An utterly meaningless question if you don’t believe in god. How do you answer if you have no religious view? Is it any wonder this question was ignored?

    • Posted July 6, 2012 at 8:44 pm | Permalink

      If I ever run into Ecklund in person, I’m going to say: Hi Dr. Ecklund, let me ask you something: Compared to other Americans, how would you describe your approach to tee shots on long, straight par fives when there’s a slight breeze gusting left-to-right across the fairway—would you say it’s “fearlessly liberal” or “ultra conservative”? It’s my standard ice-breaker when I meet new people, and it always goes over well since, as everyone knows, there’s no such thing as an American who is not a golfer.

      • gluonspring
        Posted July 7, 2012 at 2:44 am | Permalink

        Compared to Most Americans, where would you place your GEOCENTRISM views on a seven point scale? 1). Extremely Liberal to 7). Extremely Conservative.

        • Posted July 7, 2012 at 11:22 am | Permalink

          And as always, those who hold more libertarian views on geocentrism will be complaining of being left out…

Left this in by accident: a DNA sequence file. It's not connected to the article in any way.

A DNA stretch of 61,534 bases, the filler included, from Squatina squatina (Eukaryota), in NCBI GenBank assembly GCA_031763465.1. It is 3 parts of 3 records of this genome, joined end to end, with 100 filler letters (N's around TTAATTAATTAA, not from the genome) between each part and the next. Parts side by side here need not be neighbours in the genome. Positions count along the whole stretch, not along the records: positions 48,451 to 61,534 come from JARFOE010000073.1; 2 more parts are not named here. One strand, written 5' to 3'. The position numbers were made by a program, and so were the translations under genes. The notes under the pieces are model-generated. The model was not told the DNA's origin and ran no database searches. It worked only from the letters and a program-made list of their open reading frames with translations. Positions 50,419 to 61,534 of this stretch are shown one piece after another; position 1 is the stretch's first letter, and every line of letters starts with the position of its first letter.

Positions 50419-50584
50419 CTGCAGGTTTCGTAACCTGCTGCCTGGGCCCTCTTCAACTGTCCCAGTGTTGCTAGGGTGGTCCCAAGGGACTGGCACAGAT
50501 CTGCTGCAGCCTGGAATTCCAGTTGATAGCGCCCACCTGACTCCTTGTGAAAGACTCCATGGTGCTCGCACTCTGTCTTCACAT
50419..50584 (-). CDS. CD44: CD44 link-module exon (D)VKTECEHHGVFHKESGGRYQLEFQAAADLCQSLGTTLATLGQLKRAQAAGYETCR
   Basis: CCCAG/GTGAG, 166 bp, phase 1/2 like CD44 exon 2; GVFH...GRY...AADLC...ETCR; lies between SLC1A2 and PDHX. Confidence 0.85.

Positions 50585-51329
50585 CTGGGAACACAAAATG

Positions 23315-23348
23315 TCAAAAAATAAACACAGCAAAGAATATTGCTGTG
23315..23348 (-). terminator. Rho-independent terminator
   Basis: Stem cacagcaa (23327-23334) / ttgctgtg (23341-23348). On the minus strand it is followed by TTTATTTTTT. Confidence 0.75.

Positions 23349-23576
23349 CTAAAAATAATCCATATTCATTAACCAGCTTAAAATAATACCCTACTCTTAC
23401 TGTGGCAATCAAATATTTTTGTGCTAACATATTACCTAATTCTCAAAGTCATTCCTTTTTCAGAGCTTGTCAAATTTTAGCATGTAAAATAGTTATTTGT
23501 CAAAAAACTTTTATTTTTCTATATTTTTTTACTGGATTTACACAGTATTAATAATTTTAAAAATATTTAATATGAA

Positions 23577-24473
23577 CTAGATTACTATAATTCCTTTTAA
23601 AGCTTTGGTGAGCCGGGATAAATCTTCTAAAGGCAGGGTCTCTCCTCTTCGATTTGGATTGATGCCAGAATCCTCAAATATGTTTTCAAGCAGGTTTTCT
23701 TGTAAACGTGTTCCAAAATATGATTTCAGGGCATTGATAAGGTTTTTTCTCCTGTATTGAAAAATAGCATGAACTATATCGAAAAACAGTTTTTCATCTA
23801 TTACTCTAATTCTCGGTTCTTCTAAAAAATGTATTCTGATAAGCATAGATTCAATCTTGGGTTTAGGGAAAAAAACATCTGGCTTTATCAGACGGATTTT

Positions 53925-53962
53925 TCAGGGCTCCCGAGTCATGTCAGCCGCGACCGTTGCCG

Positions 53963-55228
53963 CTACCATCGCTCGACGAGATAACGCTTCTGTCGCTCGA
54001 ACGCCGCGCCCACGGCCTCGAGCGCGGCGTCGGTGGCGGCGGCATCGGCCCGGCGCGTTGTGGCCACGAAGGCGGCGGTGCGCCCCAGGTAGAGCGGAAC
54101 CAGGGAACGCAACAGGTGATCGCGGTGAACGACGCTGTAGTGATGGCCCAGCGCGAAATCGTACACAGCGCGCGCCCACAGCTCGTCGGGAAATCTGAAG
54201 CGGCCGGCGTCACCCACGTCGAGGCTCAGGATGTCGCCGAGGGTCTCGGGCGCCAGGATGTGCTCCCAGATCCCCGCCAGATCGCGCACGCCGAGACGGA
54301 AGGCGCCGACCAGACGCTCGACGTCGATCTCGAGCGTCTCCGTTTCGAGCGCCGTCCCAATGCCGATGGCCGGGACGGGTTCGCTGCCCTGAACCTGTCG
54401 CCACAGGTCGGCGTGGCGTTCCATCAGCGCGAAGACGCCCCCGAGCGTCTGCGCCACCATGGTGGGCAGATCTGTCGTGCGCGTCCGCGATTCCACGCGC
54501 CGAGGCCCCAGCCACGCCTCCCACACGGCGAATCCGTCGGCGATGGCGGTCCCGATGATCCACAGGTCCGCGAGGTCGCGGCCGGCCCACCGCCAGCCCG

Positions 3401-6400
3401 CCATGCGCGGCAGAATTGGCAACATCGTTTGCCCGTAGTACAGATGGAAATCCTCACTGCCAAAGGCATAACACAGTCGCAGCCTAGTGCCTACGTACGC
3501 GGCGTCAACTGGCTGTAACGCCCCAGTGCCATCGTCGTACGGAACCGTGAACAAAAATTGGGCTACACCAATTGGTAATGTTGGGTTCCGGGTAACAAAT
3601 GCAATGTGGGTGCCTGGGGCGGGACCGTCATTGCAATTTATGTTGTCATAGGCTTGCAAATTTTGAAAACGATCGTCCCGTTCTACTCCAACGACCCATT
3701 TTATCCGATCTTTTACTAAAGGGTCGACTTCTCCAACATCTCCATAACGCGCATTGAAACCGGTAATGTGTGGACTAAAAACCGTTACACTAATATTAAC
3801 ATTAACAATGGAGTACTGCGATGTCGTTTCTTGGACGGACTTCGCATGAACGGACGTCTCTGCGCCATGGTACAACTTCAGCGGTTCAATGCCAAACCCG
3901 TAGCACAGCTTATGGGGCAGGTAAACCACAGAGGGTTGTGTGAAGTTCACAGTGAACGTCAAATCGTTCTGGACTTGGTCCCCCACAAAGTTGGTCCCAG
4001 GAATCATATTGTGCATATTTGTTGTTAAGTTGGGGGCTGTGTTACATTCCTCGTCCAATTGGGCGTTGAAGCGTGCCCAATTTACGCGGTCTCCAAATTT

18. Lurker111
    Posted July 7, 2012 at 6:17 am | Permalink

    “scientists are reluctant to admit being non-religious”

    Um, the sky is blue?

  19. RF
    Posted July 7, 2012 at 3:43 pm | Permalink

    Perhaps scientists aren’t so much reluctant to reveal their atheism, as reluctant to provide further ammunition to the charge that science is dominated by atheists, and/or concerned about the suggestion that the religious views of scientists is an important issue?

  20. Posted July 9, 2012 at 12:26 am | Permalink

    If you quizzed me on these questions I might reflexively give you the answers I thought you were looking for.

    Or I might eat the exam paper.